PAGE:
Selective right renal arteriography was carried out shortly following the resolution of the hematuria, and demonstrated an area of tortuous, coiled vascular channels with early filling of the renal vein within two seconds after the start of the injection(Figure 2). Therefore, a right peripelvic renal AVM was diagnosed and a transcatheter superselective embolization of the lesion with the use of coils was performed successfully during the same session (Figure 3).
Figure 2

Selective digital subtraction arteriography of the right kidney showing an area of tortuous vascular channels located in the lower renal pole. The image taken a few seconds after the injection of contrast material demonstrates also early filling of the renal vein.

Figure 3

Image after transcatheter superselective embolization of the lesion with the use of coils. No vascular supply of the lesion is demonstrated.

At follow-up one year later, with non-enhanced and enhanced CT, there were no abnormalities found. The patient remains free of symptoms.

Discussion

Congenital renal arteriovenous malformations are considered to represent focal spontaneous failures of vascular development occurring between the 4th and 10th weeks of life [1]. However they usually remain asymptomatic until the 3rd or 4th decade of life.

Women are affected three times as often as men, and the right kidney is involved slightly more often than the left. Renal AVMs are rare causes of hematuria. Congenital renal AVMs are of two general types: cirsoid, with multiple varix-like vascular communications which represents a truly congenital form of arteriovenous malformation [2]; and aneurysmal, which is considered to be idiopathic, presents at a later age, and usually develops when a pre-existing arterial aneurysm erodes into an adjacent vein [3].

Hematuria that can be so severe as to be life-threatening is more characteristic of the congenital form of AVMs, presenting as the primary symptom in 3 out of 4 patients [3]. Hematuria is thought to result from an increase in renal venous pressure causing minute rupture of these thin-walled veins into the collecting system. This is why peripherally located AVMs however small they are, can cause massive hematuria.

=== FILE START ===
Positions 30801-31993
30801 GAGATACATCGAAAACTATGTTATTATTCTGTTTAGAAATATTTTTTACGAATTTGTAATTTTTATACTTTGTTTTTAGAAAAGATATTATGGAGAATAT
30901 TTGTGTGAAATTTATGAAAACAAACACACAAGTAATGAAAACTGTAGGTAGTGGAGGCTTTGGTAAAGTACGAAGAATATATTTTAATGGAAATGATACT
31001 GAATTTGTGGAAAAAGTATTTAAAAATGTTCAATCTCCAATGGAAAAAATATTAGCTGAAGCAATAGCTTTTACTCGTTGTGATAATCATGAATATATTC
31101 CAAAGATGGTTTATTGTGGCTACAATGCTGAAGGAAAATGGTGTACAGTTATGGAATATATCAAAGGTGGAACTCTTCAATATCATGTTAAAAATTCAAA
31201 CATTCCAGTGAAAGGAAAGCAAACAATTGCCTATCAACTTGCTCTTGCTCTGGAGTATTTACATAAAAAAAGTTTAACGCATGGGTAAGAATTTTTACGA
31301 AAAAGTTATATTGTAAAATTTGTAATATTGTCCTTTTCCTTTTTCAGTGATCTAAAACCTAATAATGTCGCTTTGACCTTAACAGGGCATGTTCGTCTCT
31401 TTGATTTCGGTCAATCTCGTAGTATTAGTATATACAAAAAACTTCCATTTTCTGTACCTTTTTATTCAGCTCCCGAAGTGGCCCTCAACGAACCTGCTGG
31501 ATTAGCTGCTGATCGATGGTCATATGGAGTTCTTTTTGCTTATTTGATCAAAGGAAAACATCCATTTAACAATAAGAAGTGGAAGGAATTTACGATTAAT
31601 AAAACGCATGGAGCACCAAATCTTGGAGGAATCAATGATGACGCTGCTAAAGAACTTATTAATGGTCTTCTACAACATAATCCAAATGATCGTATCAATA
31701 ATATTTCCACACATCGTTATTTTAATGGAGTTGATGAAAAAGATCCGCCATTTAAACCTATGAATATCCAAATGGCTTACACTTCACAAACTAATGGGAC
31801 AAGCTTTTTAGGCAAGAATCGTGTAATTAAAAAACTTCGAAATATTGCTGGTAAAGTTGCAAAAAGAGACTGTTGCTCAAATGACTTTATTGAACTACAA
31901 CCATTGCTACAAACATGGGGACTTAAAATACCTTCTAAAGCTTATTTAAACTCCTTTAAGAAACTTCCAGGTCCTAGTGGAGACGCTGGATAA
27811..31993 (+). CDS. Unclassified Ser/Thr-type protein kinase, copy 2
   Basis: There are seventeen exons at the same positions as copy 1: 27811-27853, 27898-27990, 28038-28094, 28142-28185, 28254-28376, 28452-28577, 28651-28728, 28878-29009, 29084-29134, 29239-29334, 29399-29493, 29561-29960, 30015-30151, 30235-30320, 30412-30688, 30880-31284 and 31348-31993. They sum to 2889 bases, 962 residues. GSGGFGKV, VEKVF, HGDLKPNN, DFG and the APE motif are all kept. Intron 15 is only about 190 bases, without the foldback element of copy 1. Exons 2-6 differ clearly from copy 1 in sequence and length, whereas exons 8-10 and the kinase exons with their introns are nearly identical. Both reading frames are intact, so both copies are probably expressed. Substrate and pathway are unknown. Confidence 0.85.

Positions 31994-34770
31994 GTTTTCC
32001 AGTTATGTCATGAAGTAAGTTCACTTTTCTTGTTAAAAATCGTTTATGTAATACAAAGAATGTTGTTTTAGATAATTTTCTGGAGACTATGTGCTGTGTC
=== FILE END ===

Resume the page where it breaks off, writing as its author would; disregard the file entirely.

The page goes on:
In this case, a 72 year-old man presented with an episode of right renal colic and hematuria. Usual bleeding sources from the upper urinary tract at this age are tumours and stones, with AVMs being very rare.

Unenhanced helical CT can detect urinary stones with an accuracy of almost 97% [4]. In this patient no renal or ureteral stone was found. However the finding of a small soft tissue mass in the renal pelvis, combined with the patient's smoking history, made the diagnosis of a transitional cell carcinoma (TCC) of the upper tract most probable.

Surprisingly, the retrograde urography that followed showed the absence of a filling defect in the right pelvis. This, combined with the negative urine cytology from the affected side, was evidence that the finding on CT was probably a blood clot.

In view of these findings, some form of arterial malformation was considered as a possible cause of the hematuria, despite the advanced age of the patient. The diagnostic workout could proceed with Color Doppler Ultrasonography which is less invasive than arteriography and could theoretically have been of help in our case. However this study was not performed because of the strong evidence in favor of a renal AVM and the radiologist's relative lack of experience with this method of investigation.

Moreover in cases of suspected renal AVMs, selective renal arteriography and digital subtraction angiography can be both diagnostic and therapeutic, as in our case. Congenital AVMs exhibit unique arteriographic patterns, demonstrating small cirsoid tangles of vessels with multiple varix-like communications between the feeding artery and vein. Arteriovenous shunting is also observed, with early visualization of the draining vein [3], as in the case presented.

Transcatheter arterial embolization (TAE) has become the treatment option of choice for the management of severe hematuria caused by renal AVMs, even in cases of AVMs complicating pregnancies [5, 6]. TAE has replaced open surgery for AVMs and can sometimes obviate the need for general anesthesia. With the evolution of techniques, it is now possible to perform highly selective embolisation with maximum preservation of the renal parenchyma.